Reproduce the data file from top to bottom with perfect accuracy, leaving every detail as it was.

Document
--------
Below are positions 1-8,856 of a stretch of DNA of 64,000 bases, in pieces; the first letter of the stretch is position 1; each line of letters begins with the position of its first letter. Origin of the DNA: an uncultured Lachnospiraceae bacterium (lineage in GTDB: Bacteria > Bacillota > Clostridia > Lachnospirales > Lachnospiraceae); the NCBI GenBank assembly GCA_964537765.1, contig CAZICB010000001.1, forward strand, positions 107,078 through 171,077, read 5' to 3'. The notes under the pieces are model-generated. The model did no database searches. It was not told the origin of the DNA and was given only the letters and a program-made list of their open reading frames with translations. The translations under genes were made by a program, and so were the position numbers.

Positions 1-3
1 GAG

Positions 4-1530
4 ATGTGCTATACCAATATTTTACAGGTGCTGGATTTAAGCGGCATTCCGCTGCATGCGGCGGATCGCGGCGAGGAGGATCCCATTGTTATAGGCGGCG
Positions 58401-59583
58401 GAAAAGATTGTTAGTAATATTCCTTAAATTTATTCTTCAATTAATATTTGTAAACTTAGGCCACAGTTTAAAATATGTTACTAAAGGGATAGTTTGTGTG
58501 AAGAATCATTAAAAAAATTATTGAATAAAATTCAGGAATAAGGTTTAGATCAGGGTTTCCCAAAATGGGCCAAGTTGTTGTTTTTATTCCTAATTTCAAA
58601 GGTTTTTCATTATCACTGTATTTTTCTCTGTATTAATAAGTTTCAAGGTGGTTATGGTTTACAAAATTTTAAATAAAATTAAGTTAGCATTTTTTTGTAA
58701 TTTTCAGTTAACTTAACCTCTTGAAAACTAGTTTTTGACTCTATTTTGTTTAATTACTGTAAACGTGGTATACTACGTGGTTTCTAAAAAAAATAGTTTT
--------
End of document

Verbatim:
Below are positions 1-8,856 of a stretch of DNA of 64,000 bases, in pieces; the first letter of the stretch is position 1; each line of letters begins with the position of its first letter. Origin of the DNA: an uncultured Lachnospiraceae bacterium (lineage in GTDB: Bacteria > Bacillota > Clostridia > Lachnospirales > Lachnospiraceae); the NCBI GenBank assembly GCA_964537765.1, contig CAZICB010000001.1, forward strand, positions 107,078 through 171,077, read 5' to 3'. The notes under the pieces are model-generated. The model did no database searches. It was not told the origin of the DNA and was given only the letters and a program-made list of their open reading frames with translations. The translations under genes were made by a program, and so were the position numbers.

Positions 1-3
1 GAG

Positions 4-1530
4 ATGTGCTATACCAATATTTTACAGGTGCTGGATTTAAGCGGCATTCCGCTGCATGCGGCGGATCGCGGCGAGGAGGATCCCATTGTTATAGGCGGCG
Positions 58401-59583
58401 GAAAAGATTGTTAGTAATATTCCTTAAATTTATTCTTCAATTAATATTTGTAAACTTAGGCCACAGTTTAAAATATGTTACTAAAGGGATAGTTTGTGTG
58501 AAGAATCATTAAAAAAATTATTGAATAAAATTCAGGAATAAGGTTTAGATCAGGGTTTCCCAAAATGGGCCAAGTTGTTGTTTTTATTCCTAATTTCAAA
58601 GGTTTTTCATTATCACTGTATTTTTCTCTGTATTAATAAGTTTCAAGGTGGTTATGGTTTACAAAATTTTAAATAAAATTAAGTTAGCATTTTTTTGTAA
58701 TTTTCAGTTAACTTAACCTCTTGAAAACTAGTTTTTGACTCTATTTTGTTTAATTACTGTAAACGTGGTATACTACGTGGTTTCTAAAAAAAATAGTTTT